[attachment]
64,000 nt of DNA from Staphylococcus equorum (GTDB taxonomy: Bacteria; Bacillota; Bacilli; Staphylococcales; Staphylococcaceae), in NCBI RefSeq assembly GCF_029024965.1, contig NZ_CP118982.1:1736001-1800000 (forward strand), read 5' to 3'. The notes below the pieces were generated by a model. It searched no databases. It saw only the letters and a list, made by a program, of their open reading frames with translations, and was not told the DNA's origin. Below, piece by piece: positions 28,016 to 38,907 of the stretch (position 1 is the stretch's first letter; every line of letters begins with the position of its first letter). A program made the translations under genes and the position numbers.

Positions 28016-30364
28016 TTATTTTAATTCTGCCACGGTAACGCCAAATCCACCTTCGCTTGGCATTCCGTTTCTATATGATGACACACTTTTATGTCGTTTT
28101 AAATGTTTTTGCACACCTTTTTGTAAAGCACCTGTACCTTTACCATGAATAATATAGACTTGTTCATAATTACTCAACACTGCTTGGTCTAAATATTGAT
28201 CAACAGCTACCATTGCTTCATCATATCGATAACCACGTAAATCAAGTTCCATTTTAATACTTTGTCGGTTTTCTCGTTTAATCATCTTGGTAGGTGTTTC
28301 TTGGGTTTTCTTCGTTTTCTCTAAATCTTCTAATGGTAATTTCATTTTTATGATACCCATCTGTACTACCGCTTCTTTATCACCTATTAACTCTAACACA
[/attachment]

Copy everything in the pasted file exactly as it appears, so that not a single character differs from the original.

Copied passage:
64,000 nt of DNA from Staphylococcus equorum (GTDB taxonomy: Bacteria; Bacillota; Bacilli; Staphylococcales; Staphylococcaceae), in NCBI RefSeq assembly GCF_029024965.1, contig NZ_CP118982.1:1736001-1800000 (forward strand), read 5' to 3'. The notes below the pieces were generated by a model. It searched no databases. It saw only the letters and a list, made by a program, of their open reading frames with translations, and was not told the DNA's origin. Below, piece by piece: positions 28,016 to 38,907 of the stretch (position 1 is the stretch's first letter; every line of letters begins with the position of its first letter). A program made the translations under genes and the position numbers.

Positions 28016-30364
28016 TTATTTTAATTCTGCCACGGTAACGCCAAATCCACCTTCGCTTGGCATTCCGTTTCTATATGATGACACACTTTTATGTCGTTTT
28101 AAATGTTTTTGCACACCTTTTTGTAAAGCACCTGTACCTTTACCATGAATAATATAGACTTGTTCATAATTACTCAACACTGCTTGGTCTAAATATTGAT
28201 CAACAGCTACCATTGCTTCATCATATCGATAACCACGTAAATCAAGTTCCATTTTAATACTTTGTCGGTTTTCTCGTTTAATCATCTTGGTAGGTGTTTC
28301 TTGGGTTTTCTTCGTTTTCTCTAAATCTTCTAATGGTAATTTCATTTTTATGATACCCATCTGTACTACCGCTTCTTTATCACCTATTAACTCTAACACA